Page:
In a series of bundled vetoes, Gov. Jerry Brown sent a hard-to-miss weekend message to state legislators: You dropped the ball before leaving Sacramento for 2015.
Brown took action on 80 bills on Saturday, signing landmark legislation on everything from voter registration to farm animal antibiotics. But in a handful of vetoes, the governor quickly brushed aside efforts by Democrats in the California Legislature that he contended were fiscally unwise in light of a big item left on their legislative to-do list.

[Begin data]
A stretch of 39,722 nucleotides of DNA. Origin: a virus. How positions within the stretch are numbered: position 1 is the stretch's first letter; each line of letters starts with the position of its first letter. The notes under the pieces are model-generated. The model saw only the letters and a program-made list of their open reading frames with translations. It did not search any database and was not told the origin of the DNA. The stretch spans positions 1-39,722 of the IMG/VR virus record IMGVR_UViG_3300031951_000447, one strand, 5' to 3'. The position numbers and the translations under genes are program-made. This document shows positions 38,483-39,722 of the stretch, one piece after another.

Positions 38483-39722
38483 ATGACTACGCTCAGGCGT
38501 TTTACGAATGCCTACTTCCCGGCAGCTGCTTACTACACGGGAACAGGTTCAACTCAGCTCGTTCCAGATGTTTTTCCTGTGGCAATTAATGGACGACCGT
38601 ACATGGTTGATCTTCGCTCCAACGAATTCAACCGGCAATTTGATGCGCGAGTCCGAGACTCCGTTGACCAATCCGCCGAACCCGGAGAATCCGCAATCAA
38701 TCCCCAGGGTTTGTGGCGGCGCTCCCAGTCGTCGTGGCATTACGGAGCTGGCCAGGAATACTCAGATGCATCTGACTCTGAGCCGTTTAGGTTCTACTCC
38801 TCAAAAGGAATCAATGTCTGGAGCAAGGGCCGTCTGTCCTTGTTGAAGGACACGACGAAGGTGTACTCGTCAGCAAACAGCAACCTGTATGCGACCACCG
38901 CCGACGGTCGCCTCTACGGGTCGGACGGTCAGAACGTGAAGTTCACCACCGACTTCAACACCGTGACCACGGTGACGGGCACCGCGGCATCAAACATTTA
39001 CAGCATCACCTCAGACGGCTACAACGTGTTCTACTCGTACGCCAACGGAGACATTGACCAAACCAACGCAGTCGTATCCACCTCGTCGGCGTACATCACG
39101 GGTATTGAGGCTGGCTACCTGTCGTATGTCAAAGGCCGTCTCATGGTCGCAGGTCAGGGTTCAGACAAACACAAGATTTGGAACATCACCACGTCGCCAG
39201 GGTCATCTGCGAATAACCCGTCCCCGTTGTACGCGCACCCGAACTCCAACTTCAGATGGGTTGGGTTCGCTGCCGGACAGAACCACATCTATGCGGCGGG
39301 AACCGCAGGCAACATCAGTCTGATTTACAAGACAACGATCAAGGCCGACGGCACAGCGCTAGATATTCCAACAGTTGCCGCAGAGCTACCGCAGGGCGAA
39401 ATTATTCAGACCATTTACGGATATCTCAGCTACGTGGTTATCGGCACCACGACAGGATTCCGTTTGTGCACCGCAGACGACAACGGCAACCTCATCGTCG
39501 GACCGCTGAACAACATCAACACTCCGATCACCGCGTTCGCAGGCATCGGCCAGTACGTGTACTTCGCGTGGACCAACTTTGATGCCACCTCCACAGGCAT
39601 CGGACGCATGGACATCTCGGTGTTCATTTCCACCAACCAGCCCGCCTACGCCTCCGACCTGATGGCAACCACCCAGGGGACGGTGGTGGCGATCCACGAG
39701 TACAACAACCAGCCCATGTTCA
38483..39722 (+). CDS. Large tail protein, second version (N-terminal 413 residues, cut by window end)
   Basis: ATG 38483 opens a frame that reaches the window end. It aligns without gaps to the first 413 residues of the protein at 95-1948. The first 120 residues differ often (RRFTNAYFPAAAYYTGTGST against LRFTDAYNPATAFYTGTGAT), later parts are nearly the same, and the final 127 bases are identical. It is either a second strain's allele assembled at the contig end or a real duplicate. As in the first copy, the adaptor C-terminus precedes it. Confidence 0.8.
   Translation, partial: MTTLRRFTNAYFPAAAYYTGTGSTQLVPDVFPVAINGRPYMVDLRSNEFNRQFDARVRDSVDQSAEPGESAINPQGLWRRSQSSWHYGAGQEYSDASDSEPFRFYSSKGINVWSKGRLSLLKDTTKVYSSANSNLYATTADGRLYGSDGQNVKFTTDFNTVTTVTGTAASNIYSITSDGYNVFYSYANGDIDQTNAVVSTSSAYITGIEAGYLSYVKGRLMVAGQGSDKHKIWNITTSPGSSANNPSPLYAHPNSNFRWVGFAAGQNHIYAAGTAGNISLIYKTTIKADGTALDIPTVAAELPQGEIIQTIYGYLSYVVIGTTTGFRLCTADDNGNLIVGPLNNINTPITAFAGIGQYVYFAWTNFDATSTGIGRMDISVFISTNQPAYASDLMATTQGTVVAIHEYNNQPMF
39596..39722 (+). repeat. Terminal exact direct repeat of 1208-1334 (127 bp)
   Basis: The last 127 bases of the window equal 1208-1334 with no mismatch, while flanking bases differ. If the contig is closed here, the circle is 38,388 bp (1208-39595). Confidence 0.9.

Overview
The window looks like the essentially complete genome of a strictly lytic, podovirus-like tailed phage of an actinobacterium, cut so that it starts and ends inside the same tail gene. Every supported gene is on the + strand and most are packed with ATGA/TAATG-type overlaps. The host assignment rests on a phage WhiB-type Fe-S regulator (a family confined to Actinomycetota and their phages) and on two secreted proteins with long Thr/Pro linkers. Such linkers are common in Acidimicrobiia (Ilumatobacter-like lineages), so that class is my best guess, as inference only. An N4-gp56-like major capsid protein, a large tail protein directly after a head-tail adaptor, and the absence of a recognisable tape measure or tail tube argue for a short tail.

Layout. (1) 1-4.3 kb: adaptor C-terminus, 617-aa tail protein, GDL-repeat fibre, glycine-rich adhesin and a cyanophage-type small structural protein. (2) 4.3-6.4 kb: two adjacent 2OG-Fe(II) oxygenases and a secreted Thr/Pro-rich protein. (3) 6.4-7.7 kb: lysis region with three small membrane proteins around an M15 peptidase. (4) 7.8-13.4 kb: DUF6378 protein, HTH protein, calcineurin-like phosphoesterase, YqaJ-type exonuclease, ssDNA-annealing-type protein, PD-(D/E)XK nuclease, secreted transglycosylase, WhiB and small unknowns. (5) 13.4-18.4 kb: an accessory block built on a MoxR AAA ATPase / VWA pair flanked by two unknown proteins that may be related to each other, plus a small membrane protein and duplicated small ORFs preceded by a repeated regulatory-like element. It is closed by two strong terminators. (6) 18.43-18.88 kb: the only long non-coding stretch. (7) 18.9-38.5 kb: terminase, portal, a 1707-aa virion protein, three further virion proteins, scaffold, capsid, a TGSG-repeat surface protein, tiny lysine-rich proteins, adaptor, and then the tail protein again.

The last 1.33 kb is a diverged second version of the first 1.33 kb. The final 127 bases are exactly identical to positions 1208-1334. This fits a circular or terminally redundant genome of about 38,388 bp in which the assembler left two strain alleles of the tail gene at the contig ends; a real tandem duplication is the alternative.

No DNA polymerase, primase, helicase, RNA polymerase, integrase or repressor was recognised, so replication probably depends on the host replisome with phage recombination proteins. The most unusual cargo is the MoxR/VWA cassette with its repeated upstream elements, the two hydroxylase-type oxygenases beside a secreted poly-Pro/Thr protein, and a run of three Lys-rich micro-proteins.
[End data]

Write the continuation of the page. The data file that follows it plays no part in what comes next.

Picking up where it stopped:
That item is the crafting of a replacement for the state's existing tax on managed-care plans that participate in the Medi-Cal program.
Last summer, federal officials decreed that California's managed care organizations (MCO) tax will no longer be allowed after 2016, and analysts have warned that failing to restructure the tax could result in a loss of some important federal Medicaid funding.
But reworking the MCO tax proved to be no easy task this summer, even after the governor called a special legislative session to deal with the issue. New taxes require a supermajority vote of both legislative houses, and Republicans were in no mood to put up the necessary votes on the MCO tax -- even when Democrats attempted to link the tax to programs that GOP legislators supported.